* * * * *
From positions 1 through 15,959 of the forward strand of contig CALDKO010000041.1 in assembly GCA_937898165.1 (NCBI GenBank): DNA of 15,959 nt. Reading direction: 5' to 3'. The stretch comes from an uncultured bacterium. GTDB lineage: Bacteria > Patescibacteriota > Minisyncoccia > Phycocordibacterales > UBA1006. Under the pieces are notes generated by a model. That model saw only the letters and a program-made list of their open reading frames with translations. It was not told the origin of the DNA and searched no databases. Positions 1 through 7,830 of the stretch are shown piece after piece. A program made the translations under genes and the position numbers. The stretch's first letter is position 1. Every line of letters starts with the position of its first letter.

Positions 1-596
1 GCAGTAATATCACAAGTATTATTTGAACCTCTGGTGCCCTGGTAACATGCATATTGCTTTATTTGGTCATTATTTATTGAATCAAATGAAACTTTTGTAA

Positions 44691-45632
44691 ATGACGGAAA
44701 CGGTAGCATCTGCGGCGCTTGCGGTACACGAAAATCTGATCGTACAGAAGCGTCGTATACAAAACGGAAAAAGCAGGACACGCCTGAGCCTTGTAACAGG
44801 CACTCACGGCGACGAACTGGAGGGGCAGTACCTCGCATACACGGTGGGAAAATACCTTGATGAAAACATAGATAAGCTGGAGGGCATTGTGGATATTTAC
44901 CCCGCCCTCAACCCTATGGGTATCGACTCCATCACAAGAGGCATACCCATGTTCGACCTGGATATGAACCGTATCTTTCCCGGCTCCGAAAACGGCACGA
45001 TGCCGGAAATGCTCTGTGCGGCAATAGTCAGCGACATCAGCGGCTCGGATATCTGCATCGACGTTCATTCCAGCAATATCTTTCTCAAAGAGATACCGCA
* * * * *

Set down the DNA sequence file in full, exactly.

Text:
From positions 1 through 15,959 of the forward strand of contig CALDKO010000041.1 in assembly GCA_937898165.1 (NCBI GenBank): DNA of 15,959 nt. Reading direction: 5' to 3'. The stretch comes from an uncultured bacterium. GTDB lineage: Bacteria > Patescibacteriota > Minisyncoccia > Phycocordibacterales > UBA1006. Under the pieces are notes generated by a model. That model saw only the letters and a program-made list of their open reading frames with translations. It was not told the origin of the DNA and searched no databases. Positions 1 through 7,830 of the stretch are shown piece after piece. A program made the translations under genes and the position numbers. The stretch's first letter is position 1. Every line of letters starts with the position of its first letter.

Positions 1-596
1 GCAGTAATATCACAAGTATTATTTGAACCTCTGGTGCCCTGGTAACATGCATATTGCTTTATTTGGTCATTATTTATTGAATCAAATGAAACTTTTGTAA

Positions 44691-45632
44691 ATGACGGAAA
44701 CGGTAGCATCTGCGGCGCTTGCGGTACACGAAAATCTGATCGTACAGAAGCGTCGTATACAAAACGGAAAAAGCAGGACACGCCTGAGCCTTGTAACAGG
44801 CACTCACGGCGACGAACTGGAGGGGCAGTACCTCGCATACACGGTGGGAAAATACCTTGATGAAAACATAGATAAGCTGGAGGGCATTGTGGATATTTAC
44901 CCCGCCCTCAACCCTATGGGTATCGACTCCATCACAAGAGGCATACCCATGTTCGACCTGGATATGAACCGTATCTTTCCCGGCTCCGAAAACGGCACGA
45001 TGCCGGAAATGCTCTGTGCGGCAATAGTCAGCGACATCAGCGGCTCGGATATCTGCATCGACGTTCATTCCAGCAATATCTTTCTCAAAGAGATACCGCA